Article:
- P.L. 101-246 (1994) states “..no funds authorized to be appropriated by this act or any other act shall be available for the United Nations or any specialized agencies thereof which accords the Palestine Liberation Organization the same standing as member states…”
World Heritage Sites Nominations at Risk
San Antonio Fransican Missions, Texas
The Missions are currently on the US Tentative List to the World Heritage Center, and are seeking a nomination in 2014. As posted by the World Heritage Center, the Missions have already met the requirement of “outstanding universal value.”
The San Antonio Missions tell a story of conquest, Franciscan missions, religion, indigenous people and critical battles. During an age of expansion and colonization, countries sent troops to the Americas hoping to claim territory as their own. In order to compete with the French and British, the Spanish set up missions in what is now east Texas. These Spaniards acculturated many of the surrounding Native Americans into their communities by making them pledge to their king and accepting the ideals of their church. Franciscan Missionaries also sought to make life within these communities resemble Spanish villages and culture. After the Mexican revolution occurred, Mexicans became independent from Spain. Soon thereafter the Texas revolution was fought and a gruesome battle took place at what is now the historical site of the Alamo.
While the San Antonio Franciscan Missions provide a cultural understanding of our past, they also serve as a critical economic source of the present. A recent study, by Harbinger Consulting Group, determined that adding the Missions to the World Heritage List will have an overall economic boost of $100 million, add 1,000 new jobs, and bring in an additional $2 million in hotel tax revenue.
Poverty Point, Louisiana
Outgoing US Interior Secretary Ken Salazar officially announced Poverty Point as a nomination to the World Heritage Centre in Paris, after preparation from the state and National Park Service.
Located in Northeastern Louisiana, Poverty Point shares a special location of our ancestors, dating approximately 3,400 years ago. It is comprised of five mounds, C-shaped earthen rings, and a flat plaza, stretching several hundred acres next to the Mississippi River. This exciting cultural site is majestic to some and mysterious to others. The original purpose remains undetermined and within the archaeological community, where theories range from settlements to trading centers, to ceremonial constructions. While the intent of the mounds is a mystery, there is significant evidence to show signs of a highly organized and civilized society, capable of working together in large groups. Poverty Point is a great example of the history of our country, predating the New England colonies and shining light to the people that lived before us.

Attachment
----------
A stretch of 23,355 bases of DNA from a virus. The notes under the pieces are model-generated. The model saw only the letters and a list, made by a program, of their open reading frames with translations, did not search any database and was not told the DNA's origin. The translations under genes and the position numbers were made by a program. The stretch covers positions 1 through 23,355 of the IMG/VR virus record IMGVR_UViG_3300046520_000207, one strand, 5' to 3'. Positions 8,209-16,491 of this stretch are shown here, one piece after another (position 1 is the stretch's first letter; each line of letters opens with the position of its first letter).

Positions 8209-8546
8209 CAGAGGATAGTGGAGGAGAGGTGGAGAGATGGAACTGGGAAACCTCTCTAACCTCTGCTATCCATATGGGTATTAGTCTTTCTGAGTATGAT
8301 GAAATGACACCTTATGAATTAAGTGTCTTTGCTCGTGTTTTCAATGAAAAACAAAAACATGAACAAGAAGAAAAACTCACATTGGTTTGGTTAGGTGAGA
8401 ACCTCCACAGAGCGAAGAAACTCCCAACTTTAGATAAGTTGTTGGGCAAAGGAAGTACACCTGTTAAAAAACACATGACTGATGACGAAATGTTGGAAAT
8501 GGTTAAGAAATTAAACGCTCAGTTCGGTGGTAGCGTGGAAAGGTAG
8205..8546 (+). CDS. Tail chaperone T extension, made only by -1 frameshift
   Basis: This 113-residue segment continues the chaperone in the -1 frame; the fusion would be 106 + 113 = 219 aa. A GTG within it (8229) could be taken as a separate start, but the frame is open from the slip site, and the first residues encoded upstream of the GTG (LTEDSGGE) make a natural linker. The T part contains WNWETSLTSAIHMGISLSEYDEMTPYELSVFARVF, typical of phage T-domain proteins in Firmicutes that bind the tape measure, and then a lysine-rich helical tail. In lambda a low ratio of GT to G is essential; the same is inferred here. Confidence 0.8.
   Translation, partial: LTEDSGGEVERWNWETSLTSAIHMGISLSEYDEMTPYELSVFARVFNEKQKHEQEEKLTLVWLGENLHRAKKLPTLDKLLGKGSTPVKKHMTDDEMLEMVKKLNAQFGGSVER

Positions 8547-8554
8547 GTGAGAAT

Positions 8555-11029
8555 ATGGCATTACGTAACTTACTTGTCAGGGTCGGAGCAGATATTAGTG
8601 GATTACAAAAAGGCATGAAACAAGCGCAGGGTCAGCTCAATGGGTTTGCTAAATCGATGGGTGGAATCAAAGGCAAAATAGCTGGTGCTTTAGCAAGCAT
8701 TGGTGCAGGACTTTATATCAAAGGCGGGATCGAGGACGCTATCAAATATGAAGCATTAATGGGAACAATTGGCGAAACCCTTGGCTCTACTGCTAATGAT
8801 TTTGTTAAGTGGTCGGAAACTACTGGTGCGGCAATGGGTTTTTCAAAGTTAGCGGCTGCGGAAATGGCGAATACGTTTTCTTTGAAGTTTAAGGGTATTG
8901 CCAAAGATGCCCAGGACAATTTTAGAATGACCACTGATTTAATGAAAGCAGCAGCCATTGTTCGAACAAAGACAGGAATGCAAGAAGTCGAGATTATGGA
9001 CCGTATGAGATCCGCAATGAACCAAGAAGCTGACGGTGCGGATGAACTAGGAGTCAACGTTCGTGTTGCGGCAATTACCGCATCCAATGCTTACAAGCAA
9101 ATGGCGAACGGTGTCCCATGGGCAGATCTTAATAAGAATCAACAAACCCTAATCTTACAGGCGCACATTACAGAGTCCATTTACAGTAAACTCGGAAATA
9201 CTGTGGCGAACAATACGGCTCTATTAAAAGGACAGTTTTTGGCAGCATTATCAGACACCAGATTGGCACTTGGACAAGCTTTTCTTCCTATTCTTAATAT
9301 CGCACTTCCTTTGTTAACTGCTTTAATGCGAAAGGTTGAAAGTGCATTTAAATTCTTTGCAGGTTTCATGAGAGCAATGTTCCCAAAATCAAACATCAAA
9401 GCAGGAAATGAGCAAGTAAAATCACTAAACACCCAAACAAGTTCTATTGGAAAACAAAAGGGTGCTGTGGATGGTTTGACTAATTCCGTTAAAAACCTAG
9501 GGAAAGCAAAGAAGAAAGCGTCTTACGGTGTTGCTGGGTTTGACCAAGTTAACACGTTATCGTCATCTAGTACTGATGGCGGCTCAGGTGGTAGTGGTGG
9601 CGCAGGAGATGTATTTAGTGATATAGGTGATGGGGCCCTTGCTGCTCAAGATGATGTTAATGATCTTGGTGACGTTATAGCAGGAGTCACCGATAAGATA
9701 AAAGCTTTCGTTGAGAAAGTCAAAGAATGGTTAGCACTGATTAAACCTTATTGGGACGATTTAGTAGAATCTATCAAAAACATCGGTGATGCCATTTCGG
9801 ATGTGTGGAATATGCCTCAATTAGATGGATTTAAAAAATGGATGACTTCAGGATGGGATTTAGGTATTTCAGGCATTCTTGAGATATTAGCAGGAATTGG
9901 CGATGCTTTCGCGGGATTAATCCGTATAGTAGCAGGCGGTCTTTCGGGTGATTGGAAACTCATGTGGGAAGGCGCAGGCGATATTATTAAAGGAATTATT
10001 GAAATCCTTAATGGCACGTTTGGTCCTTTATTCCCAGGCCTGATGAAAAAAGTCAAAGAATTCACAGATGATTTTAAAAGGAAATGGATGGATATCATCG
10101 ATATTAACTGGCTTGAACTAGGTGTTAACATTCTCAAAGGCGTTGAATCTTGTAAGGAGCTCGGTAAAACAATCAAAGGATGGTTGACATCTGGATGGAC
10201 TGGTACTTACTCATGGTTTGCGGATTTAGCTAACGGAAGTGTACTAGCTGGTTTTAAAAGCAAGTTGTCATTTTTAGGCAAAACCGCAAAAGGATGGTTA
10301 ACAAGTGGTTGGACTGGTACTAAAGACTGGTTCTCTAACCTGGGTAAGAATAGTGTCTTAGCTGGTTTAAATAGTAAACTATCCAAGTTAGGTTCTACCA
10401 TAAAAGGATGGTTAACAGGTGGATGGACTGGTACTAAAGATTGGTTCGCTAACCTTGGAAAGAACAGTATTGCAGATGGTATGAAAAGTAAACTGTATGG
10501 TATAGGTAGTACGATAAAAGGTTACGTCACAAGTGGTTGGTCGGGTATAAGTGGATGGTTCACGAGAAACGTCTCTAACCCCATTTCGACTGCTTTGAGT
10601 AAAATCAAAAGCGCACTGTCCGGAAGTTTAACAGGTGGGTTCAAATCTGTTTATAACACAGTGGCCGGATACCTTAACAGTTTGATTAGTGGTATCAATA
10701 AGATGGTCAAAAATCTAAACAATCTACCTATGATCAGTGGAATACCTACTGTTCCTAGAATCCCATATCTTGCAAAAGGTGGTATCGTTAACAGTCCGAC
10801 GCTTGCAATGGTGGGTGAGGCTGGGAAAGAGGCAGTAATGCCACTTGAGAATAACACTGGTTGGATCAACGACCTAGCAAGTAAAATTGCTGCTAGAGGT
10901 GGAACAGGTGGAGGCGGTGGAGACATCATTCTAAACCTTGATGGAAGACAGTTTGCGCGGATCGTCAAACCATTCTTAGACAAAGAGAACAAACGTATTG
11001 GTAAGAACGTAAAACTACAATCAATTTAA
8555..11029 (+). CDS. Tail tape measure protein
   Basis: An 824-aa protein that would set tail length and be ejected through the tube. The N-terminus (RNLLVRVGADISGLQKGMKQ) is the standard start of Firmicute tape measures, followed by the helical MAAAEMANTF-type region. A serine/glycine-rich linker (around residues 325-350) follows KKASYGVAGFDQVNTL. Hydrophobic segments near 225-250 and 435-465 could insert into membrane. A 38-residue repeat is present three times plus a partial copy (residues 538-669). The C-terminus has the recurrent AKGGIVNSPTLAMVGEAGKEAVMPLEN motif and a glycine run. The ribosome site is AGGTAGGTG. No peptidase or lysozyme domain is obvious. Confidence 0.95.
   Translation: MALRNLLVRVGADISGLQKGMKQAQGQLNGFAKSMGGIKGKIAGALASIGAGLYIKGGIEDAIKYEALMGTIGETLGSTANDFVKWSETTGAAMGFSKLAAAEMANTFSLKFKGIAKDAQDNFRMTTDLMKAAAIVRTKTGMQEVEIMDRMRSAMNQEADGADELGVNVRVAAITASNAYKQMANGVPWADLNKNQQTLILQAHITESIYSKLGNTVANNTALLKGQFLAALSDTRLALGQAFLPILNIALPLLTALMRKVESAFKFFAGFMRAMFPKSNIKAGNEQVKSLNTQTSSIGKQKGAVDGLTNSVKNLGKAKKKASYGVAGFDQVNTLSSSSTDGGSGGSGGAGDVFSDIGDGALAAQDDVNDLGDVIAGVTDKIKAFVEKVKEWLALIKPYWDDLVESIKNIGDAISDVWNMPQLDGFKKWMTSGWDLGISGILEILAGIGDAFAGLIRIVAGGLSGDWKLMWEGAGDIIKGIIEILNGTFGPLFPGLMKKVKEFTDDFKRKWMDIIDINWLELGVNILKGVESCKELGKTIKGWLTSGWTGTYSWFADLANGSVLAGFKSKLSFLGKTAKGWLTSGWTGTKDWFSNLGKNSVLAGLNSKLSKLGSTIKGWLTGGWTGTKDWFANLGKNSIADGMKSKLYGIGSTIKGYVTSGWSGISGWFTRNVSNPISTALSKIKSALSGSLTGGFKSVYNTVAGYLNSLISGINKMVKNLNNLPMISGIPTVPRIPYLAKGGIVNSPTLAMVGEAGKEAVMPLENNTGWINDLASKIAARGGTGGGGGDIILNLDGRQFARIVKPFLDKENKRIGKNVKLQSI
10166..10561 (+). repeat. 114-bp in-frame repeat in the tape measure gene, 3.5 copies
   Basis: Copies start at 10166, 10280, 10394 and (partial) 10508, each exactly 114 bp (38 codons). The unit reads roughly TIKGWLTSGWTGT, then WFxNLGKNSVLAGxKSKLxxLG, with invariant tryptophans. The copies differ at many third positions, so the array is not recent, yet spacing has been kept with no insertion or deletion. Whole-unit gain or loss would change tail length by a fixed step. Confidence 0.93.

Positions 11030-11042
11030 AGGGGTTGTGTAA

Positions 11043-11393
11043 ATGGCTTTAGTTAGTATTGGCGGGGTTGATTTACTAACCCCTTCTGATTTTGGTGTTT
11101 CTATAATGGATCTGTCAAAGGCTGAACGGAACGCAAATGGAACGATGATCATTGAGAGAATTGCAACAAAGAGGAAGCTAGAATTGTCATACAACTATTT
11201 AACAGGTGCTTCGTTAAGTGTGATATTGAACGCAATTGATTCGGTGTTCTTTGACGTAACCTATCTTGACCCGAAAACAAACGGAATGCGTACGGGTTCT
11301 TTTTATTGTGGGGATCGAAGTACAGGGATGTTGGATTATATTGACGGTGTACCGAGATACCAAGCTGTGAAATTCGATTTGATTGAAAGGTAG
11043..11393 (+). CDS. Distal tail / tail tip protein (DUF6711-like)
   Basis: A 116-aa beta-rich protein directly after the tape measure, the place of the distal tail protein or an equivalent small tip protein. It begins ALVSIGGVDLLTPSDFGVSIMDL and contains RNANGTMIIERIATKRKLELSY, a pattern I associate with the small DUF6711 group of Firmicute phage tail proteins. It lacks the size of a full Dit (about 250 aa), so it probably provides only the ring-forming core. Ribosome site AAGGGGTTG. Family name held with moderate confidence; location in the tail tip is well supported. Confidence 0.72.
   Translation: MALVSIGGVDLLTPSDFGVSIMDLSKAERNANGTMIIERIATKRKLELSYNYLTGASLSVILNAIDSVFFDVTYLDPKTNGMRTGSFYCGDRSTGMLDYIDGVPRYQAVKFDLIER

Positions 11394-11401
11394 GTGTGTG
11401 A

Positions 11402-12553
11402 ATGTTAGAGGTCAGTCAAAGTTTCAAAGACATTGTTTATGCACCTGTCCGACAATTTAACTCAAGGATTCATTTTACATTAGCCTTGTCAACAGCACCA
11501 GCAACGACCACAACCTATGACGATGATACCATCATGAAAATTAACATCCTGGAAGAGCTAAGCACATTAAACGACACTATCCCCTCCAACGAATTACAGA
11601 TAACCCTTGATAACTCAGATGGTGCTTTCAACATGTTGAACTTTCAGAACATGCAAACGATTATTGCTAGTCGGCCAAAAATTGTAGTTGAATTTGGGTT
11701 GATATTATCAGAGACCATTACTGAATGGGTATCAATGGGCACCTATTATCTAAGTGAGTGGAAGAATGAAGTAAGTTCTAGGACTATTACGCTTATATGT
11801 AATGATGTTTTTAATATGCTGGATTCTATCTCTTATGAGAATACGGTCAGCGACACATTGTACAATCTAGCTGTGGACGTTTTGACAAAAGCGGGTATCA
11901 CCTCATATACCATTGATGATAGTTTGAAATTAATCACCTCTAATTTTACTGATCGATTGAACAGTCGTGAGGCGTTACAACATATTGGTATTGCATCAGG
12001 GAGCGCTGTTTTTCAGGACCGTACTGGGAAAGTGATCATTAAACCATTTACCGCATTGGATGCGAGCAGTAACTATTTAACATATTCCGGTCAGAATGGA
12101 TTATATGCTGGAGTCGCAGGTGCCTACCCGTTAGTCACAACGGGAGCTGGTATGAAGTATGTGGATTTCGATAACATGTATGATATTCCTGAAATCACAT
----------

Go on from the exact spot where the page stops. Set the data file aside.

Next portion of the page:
List of World Heritage Sites in the United States
Ask your members of Congress to support continued participation in the World Heritage Convention by supporting funding for UNESCO and a waiver from the law prohibiting payment of dues to UNESCO—both of which the Administration requested in its FY2014 budget.
Frequently Asked Questions
Withholding funding will have a negative impact on UNESCO programs and activities, including holocaust education programs, tsunami early warning systems, educational programs for women and girls literacy programs in the Middle East, and the World Heritage Fund. The funding sources for many of UNESCO’s programs come directly out of its regular budget.
If we cut funding, it is highly plausible that our sites will not be considered as world heritage sites. It is critical for the United States to continue its commitment to the World Heritage Convention to further our participation in the international community and protect these cultural sites in order to pass them onto future generations.